The 40-year-old was only diagnosed 6 years ago and is now advocating the use of technology in asthma management.
Ms Freeman has disclosed her personal battle with asthma and says her symptoms went un-diagnosed for decades.
“Chest tightness, wheezing and struggling to breathe; I’ve become anxious, frustrated and a little bit embarrassed even,” says Ms Freeman.
Now, a new "wheeze-testing" device has been designed to interact with a smart-phone application to provide data on a patient's response to asthma triggers.
Doctors say the new device will provide crucial information in developing asthma management plans.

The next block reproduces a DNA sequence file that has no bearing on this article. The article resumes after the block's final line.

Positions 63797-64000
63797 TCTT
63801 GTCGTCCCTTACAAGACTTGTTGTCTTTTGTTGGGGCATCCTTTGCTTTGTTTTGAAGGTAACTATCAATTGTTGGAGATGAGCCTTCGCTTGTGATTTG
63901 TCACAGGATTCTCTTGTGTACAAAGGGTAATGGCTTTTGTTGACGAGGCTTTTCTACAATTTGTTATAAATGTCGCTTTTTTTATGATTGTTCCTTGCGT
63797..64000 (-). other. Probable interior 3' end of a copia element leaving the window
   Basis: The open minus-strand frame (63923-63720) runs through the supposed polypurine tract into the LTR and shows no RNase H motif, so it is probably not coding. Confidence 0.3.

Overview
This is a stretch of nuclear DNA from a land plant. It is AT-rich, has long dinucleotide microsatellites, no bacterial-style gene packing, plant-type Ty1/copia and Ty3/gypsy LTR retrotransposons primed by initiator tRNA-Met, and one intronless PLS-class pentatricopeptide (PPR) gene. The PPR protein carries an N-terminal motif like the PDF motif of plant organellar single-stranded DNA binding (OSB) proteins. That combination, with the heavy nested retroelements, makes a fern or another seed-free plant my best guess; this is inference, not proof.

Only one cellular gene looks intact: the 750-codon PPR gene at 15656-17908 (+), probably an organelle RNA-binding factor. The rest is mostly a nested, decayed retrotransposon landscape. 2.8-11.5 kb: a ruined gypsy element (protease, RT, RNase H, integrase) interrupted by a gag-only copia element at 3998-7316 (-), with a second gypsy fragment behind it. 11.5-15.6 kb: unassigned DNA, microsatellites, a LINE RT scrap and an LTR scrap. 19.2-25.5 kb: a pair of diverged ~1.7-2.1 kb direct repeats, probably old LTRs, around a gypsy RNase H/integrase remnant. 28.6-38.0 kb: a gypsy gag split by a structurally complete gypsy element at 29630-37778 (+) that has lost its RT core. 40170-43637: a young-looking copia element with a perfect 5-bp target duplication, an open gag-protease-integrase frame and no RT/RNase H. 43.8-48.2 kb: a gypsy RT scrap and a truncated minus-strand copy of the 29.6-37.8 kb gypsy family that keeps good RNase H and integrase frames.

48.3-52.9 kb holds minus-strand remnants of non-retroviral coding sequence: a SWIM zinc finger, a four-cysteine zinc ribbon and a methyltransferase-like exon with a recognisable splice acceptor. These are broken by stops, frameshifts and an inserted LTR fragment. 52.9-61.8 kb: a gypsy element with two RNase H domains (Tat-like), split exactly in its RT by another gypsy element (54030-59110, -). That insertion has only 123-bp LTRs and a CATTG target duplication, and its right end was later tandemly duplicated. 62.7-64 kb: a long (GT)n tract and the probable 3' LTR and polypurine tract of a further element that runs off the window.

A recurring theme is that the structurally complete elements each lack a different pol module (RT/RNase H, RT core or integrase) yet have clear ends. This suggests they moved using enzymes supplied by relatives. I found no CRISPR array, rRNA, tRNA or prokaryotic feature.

More than 2 million Australians suffer from asthma, which is claiming close to 400 lives every year.
However, in Aboriginal and Torres Strait Islander communities, hospitalisation and death rates associated with asthma are proportionately higher.
For Cathy Freeman who lost a sister to respiratory illness, embracing technology as part of a management plan is well worth considering.
“I kind of look at it and I think if this device had existed with my late sister, her respiratory condition might have been managed better,” says Ms Freeman.